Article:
She’s got persona – ality
Persona. A persona is an artificial identity derived from demographic analysis, survey results, focus group findings, and secret shopper interviews. It’s a convenient shorthand in the toolbox carried by user experience specialists – people like product designers, process architects and interior designers.
A shorthand that allows them to pick and choose behaviours, attributes, prejudices and generational stereotypes to support their artistic work.
(let the flood of emails begin – the ones where I’m accused of understating the value and overstating the harm created by personas)
I found this gimmick popping up in a discussion of the design aesthetic (and financial assumptions) behind Aloft, a new chain of high concept, low service hotels.
“… “We believe in trip personas,” [VP of Aloft Brian] McGuinness says. “You go somewhere with a persona in mind.” Project architect Bakos talks about the personas he expects will be drawn to a place like Aloft. They’re on-the-road, business-oriented people. And they don’t need shoe shining, laundry service, or a great restaurant. What they need is a place where they can check in, access their e-mail, go to sleep, wake up to natural light, and be able to grab a quick banana on their way out, all in an atmosphere of aesthetic attention and awareness of design. What they don’t need is another Ramada, Quality Suites, or La Quinta….” (Metropolis)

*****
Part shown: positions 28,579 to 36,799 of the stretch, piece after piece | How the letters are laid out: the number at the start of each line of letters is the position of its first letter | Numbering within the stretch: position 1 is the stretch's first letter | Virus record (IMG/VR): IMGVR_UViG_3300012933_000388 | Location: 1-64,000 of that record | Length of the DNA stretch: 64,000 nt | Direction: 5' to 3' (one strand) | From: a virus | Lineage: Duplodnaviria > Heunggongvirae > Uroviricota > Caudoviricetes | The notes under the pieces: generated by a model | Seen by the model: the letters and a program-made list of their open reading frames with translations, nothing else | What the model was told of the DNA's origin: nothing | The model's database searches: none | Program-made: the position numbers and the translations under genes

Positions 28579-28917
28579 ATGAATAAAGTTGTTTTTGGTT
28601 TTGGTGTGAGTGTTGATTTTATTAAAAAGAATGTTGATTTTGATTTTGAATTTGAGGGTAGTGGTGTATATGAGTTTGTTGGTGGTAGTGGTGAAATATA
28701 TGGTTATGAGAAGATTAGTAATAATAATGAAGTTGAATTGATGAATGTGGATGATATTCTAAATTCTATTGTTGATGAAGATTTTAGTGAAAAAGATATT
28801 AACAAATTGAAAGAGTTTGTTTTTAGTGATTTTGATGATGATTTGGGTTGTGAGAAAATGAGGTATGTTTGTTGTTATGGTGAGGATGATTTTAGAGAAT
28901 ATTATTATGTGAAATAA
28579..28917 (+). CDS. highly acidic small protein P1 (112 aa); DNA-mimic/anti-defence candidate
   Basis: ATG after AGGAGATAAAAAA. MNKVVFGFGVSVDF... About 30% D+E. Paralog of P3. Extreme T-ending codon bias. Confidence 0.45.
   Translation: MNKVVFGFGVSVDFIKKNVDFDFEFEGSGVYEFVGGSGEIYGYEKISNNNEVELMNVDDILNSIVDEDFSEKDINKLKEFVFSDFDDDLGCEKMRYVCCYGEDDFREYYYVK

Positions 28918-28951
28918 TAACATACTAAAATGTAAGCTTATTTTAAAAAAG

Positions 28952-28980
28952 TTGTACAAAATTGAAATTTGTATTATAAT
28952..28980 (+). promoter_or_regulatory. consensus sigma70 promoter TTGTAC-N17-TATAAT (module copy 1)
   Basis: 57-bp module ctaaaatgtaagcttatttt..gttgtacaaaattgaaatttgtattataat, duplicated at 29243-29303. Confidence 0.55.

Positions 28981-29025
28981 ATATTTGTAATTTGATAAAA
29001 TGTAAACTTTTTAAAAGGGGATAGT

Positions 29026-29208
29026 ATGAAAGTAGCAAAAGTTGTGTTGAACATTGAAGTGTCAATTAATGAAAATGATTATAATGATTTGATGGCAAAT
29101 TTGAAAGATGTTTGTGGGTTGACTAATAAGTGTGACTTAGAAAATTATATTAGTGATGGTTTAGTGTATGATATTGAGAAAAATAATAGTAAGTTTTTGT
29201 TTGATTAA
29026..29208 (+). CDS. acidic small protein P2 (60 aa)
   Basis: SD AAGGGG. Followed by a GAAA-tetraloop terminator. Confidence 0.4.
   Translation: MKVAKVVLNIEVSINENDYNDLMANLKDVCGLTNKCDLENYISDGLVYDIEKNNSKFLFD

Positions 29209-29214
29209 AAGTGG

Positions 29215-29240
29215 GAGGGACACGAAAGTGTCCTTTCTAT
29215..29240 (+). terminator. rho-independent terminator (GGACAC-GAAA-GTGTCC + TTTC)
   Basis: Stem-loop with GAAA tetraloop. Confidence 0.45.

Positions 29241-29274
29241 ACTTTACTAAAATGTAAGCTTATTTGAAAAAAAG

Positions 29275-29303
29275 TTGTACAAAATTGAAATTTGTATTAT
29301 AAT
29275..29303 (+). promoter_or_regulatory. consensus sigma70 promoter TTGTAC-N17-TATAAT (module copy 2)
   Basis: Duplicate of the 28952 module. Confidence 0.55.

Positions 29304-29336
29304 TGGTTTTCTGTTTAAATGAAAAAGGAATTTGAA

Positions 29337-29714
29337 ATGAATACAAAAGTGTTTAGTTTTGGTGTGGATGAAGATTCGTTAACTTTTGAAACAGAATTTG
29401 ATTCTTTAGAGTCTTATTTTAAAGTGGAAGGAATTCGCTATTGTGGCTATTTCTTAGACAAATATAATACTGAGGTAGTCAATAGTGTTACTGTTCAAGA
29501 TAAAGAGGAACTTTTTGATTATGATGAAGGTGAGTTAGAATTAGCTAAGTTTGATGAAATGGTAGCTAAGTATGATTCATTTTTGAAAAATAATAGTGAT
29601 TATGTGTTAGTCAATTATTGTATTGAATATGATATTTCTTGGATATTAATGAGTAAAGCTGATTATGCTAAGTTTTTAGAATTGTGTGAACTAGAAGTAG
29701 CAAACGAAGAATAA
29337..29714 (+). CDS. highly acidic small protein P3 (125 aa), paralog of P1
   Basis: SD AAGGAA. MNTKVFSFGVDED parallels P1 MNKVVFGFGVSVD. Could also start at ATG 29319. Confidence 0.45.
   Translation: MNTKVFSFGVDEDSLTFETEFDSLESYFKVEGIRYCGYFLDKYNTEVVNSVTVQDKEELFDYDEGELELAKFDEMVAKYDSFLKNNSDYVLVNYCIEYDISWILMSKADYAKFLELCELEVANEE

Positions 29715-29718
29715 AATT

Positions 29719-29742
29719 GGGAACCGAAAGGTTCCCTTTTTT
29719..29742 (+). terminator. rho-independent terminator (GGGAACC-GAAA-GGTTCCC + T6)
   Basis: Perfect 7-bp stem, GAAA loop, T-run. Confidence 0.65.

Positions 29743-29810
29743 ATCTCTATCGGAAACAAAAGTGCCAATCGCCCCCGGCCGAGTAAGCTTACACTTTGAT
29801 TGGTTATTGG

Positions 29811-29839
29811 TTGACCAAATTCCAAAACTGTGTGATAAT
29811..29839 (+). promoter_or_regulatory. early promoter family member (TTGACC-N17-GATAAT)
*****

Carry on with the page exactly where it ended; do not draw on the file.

Ahh. So Aloft is like Target. It’s essentially a discount chain, but charges a slight premium for the appearance of exclusivity and the inference of personal taste and influence.
As a concept, it may just work. If Starwood, the chain behind Aloft, can find a way to design and construct visually appealing overnight accommodations while keeping room rates low, it may be able to draw in high-falutin and snobby travelers who suddenly find their expense accounts trimmed.
Of course, you can always wake up to natural light by … camping. Better have a Perma-Prest suit, though.